But more than the evolution of his toxic political world view, the film chooses excerpts from the trove of documentation that give us a sense of Himmler as a person. From childish diary entries, to the time in college that he noted self-pityingly “people don’t like me” and launched into an extremely teenagerly fit of self-loathing (hating his own “chatterbox weak-minded” ways), in his early years he seems petulant and rudderless like, we guess, a lot of young men, then and now. And then he fell in love. And as much as we’d imagined him to be the ultimate bureaucratic cold fish, it appears that he and his wife Marga were pretty passionate in the early days at least, with a weird private lovers’ lexicon in which they refer to each other as “evil” and threaten each other with “revenge” for their separation so often and so heavily that it can only have been a euphemism for sex. A daughter, Gudrun, was born but as Marga was older than Heinrich, it proved the last child she could have, something that made his later affair with his secretary Helga not just sanctioned by the powers-that be, but encouraged in the name of the Nazi ideology of “pure” Aryan reproduction. So, an awkward adolescence, followed by love, marriage, fatherhood and an affair with his secretary—could anything be more ordinary?
However, as the film moves roughly chronologically excerpting segments that refer to Himmler’s rise through the Nazi ranks, the seizure of power, and up to the outbreak of war and beyond, it becomes more fragmentary. And while Lapa has done some fine work in finding unusual and little-seen documentary footage from the era, like pictures of Hitler spare-wheel-covers for cars and children’s birthday parties with swastika flags flying merrily in the background, that work is rather undercut by her insistence on clearly post-synced sound effects to the presumably silent footage, which become distracting rather than immersive—all staccato footsteps and “rhubarb rhubarb rhubarb” style murmurings. And on occasion, even with our hazy grasp of German, the subtitles seemed to be doing scant justice to some of the subtleties of the original text, which is all the more egregious because the words often come wholesale from Himmler’s pen; you’d imagine an accurate interpretation of their nuances would be paramount.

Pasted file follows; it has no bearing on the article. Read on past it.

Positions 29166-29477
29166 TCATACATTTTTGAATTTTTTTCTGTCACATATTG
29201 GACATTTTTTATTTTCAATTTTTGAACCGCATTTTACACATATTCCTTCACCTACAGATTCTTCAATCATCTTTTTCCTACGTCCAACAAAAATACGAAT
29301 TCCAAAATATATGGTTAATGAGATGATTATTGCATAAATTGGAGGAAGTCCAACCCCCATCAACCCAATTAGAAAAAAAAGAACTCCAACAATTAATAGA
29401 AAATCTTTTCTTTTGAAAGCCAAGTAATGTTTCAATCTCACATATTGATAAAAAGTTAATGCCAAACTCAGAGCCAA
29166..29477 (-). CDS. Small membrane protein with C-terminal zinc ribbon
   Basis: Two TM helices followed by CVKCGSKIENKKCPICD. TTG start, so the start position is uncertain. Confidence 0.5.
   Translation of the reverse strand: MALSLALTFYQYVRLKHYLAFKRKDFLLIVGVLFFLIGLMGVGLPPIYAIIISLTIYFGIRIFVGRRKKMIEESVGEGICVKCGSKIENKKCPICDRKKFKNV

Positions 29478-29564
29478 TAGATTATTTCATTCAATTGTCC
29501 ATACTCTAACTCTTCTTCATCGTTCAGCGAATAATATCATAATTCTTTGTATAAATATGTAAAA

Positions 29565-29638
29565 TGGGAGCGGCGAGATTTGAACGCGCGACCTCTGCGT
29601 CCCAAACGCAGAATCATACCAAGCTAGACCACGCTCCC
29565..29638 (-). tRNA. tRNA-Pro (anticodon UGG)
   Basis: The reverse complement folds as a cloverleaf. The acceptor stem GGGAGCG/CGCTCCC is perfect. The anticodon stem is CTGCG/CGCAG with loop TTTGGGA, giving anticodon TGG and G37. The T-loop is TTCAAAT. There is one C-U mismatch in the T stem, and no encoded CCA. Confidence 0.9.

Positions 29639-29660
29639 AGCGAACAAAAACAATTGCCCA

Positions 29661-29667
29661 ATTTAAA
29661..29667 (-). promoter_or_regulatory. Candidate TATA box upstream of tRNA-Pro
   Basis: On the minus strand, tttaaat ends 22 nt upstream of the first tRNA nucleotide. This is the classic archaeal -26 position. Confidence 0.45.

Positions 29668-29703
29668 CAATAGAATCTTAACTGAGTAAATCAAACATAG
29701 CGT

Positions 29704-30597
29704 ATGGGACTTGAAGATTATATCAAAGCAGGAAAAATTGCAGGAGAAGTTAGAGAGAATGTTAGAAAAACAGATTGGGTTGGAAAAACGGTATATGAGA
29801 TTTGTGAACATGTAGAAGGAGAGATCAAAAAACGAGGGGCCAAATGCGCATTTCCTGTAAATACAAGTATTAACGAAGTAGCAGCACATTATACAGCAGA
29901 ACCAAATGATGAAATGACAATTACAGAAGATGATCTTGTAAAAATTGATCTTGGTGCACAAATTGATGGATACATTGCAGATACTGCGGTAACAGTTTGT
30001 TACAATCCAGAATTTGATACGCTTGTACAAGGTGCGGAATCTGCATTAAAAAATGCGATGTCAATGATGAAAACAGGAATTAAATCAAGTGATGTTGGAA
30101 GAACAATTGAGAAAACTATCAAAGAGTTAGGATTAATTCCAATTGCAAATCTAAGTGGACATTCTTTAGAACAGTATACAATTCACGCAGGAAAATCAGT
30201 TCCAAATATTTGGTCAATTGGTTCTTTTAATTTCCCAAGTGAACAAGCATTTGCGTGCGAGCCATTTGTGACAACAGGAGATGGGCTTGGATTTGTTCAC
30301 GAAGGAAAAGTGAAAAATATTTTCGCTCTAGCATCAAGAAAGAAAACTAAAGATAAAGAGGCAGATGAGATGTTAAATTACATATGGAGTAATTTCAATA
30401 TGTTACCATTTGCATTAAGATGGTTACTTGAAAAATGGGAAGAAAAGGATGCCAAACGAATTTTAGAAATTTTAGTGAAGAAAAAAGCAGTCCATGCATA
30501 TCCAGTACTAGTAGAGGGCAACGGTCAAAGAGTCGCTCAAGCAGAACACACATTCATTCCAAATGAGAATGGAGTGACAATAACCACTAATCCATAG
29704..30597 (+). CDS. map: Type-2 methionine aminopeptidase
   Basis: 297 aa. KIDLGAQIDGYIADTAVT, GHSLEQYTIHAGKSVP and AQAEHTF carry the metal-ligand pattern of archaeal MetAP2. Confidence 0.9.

As the film winds into its final quarter, the imagery necessarily becomes much darker, but even though we were steeling ourselves for concentration camp footage, we were aghast at what we saw—there are scenes here absolutely not for the fainthearted that were all the more shocking for coming after what had mostly had that jolly-olden-days stock footage look up till then. Executions (essentially snuff movies) and a lingering image of a pile of naked bodies, limbs grotesquely entangled, are the visual accompaniment to a speech of Himmler’s in which he gives his thoughts on SS ideals—and it’s here that the word “decent” occurs frequently, backdropped against some of the most stomach-churning-ly indecent pictures we’ve ever seen. It is not subtle, but it makes a point that the rest of the documentary only manages to hint at every so often: Himmler’s human attributes—his love affairs, his affection for his daughter, his diligence, his prissiness, his (misplaced) sense of loyalty—these were not one side of a split personality, the reverse of which was the deranged monomania that sent millions to their death. They were in fact different expressions of the same sensibility. And that is the challenging, deeply troubling moral that “The Decent One” all too briefly brings home to us, and for which it is worth your time: that it is possible to be a deeply ordinary, insignificant, petty and unremarkable man, and to be a genocidal mass murderer at the very same time. “I’m off to Auschwitz,” wrote Himmler cheerfully to his wife at one point, “Kisses, your Heini.” [B-]